Foreign Experts Visit to Discuss Preservation of Cultural Artifacts

Nasher Museum Director Sarah Schroth leads five visiting cultural preservation experts into the entrance of Wilson Pavilion, pausing in front of paintings by Fernand Léger, Paysage a l'oiseau (left) and Pablo Picasso, Joueur de Flûte et Mangeur de Pastèqu
Nasher Museum Director Sarah Schroth leads five visiting cultural preservation experts from the countries of Georgia, India, Nepal, Serbia and Turkey visited Duke as part of a professional exchange program. Photo by J Caldwell.

Five cultural preservation experts from the countries of Georgia, India, Nepal, Serbia and Turkey met with Duke leaders in the arts and global affairs at the Nasher Museum on Friday as part of the International Visitor Leadership Program, the U.S. State Department’s professional exchange program.

“We were honored to host this distinguished group to talk about our many shared interests in taking care of the world’s cultural heritage and speaking out against the illegal trafficking of looted art," said Nasher Museum Director Sarah Schroth. "We were pleased to collaborate with the State Department’s Bureau of Educational and Cultural Affairs in this way."

The group included Aleksandar Aleksic, archeologist and senior conservator-researcher at the Institute for Cultural Preservation (Serbia); Ahu Ceziker, cultural projects coordinator at the Mardin Museum (Turkey); Sophio Chikhradze, chief specialist for the legal unit of the National Agency for Cultural Preservation (Georgia); Ujwala Menon, conservation architect at the Aga Khan Trust for Culture (India); and Suresh Suras Shrestha, undersecretary for the World Heritage Conservation section of the Department of Archaeology (Nepal).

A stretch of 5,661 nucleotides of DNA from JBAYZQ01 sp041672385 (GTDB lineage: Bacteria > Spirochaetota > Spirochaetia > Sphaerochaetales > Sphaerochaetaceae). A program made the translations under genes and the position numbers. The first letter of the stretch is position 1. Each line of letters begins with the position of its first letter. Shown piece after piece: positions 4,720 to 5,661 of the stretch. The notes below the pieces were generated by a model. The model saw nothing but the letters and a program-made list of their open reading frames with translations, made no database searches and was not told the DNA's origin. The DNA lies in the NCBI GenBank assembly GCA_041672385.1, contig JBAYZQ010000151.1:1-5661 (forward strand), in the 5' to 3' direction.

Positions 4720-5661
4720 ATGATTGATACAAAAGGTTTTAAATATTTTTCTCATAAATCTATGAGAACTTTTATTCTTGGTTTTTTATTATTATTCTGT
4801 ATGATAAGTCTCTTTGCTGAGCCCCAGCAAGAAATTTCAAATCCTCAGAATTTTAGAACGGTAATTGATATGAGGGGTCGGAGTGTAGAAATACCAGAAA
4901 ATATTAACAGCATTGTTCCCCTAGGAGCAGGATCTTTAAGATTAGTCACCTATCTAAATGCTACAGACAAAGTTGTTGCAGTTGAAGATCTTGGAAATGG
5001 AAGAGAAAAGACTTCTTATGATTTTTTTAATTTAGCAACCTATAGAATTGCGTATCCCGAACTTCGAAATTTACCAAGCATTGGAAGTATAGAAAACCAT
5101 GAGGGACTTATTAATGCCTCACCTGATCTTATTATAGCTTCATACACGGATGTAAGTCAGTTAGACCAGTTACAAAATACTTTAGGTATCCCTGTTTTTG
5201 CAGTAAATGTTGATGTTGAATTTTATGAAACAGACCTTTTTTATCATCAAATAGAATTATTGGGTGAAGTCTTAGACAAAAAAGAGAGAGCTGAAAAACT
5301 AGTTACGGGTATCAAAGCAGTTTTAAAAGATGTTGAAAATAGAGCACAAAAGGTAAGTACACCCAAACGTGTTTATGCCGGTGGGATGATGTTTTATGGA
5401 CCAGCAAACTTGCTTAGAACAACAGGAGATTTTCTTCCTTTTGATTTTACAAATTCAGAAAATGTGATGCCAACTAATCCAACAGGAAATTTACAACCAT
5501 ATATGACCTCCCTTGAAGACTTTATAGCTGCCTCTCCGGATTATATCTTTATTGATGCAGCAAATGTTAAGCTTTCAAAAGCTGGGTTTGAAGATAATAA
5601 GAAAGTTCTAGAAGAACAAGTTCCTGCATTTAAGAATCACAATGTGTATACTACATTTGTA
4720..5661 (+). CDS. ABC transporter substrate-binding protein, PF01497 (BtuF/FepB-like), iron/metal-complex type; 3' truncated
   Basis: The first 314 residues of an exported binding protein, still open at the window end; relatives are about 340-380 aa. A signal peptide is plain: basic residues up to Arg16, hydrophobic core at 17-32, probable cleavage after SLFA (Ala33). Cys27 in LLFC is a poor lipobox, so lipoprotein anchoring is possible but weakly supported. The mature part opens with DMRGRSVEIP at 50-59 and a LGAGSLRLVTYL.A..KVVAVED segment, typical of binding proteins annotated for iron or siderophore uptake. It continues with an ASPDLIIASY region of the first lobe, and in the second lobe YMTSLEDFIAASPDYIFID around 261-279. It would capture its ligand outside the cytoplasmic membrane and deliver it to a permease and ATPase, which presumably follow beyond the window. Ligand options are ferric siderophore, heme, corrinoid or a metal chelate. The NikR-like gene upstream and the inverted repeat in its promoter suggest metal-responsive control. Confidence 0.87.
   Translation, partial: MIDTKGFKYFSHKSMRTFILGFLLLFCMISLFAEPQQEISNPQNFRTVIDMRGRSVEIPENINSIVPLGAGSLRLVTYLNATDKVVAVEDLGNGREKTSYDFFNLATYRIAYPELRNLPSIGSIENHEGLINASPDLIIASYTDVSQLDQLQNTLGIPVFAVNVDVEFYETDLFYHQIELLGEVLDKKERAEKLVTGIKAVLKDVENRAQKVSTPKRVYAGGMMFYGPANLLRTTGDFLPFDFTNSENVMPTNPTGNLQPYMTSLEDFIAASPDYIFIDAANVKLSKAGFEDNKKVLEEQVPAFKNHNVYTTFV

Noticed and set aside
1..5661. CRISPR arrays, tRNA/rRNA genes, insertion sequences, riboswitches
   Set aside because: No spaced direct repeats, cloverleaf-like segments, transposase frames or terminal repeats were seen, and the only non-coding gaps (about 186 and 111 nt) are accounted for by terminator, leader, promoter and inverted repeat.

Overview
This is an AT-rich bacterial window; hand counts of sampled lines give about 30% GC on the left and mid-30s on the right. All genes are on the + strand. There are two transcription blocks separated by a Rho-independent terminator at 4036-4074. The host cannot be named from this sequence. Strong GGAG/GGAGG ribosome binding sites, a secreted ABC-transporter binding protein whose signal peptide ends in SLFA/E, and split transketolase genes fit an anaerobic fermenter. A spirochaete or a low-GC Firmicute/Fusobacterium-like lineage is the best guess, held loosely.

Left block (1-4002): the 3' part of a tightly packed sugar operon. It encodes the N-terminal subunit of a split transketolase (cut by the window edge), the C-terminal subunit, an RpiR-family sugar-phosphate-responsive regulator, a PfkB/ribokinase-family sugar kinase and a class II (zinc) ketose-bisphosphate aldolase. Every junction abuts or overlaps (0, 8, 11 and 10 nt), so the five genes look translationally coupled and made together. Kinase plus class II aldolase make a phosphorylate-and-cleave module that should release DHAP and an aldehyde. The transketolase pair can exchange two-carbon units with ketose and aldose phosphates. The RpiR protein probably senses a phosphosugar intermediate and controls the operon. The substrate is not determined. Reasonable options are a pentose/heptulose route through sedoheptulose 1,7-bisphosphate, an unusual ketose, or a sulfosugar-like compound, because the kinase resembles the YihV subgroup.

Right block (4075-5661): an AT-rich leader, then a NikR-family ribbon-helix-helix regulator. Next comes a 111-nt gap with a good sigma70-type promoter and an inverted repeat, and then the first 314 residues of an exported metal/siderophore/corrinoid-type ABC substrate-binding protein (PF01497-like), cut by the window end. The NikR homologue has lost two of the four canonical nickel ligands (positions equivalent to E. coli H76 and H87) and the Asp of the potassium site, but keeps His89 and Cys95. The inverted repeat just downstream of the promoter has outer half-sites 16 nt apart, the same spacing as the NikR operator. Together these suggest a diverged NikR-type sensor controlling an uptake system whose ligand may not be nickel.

The group of cultural preservation experts is traveling around the country, meeting with professionals to expand their understanding of similar U.S. agencies and enhance their knowledge of strategies to prevent the destruction, looting and trafficking of cultural heritage and promote best practices in conservation and stewardship.

Since 1940, the International Visitor Leadership Program has brought more than 500 participants to visit U.S. communities. These professionals are nominated by their local U.S. embassies.

The Office of Global Affairs at Duke arranged discussions with Duke scholars who have expertise in these areas, including Paul Jaskot, professor of Art, Art History & Visual Studies and director of the Wired! Lab, which frequently uses visualization methods to increase understanding of historical and protected sites. The group also met Andrew Armacost, head of collection development and curator of the Rubenstein Library and Patrick Duddy, a visiting senior lecturer at Duke and former U.S. ambassador to Venezuela. At the Nasher Museum, the group met Lee Nisbet, associate registrar and visual resources manager, and Julia McHugh, Trent A. Charmichael Curator of Academic Initiatives.

“It’s rare and very beneficial to meet colleagues from other countries who are working on similar issues around provenance, site protection, cataloguing and conservation,” said McHugh, a specialist in the arts of the ancient and colonial Americas.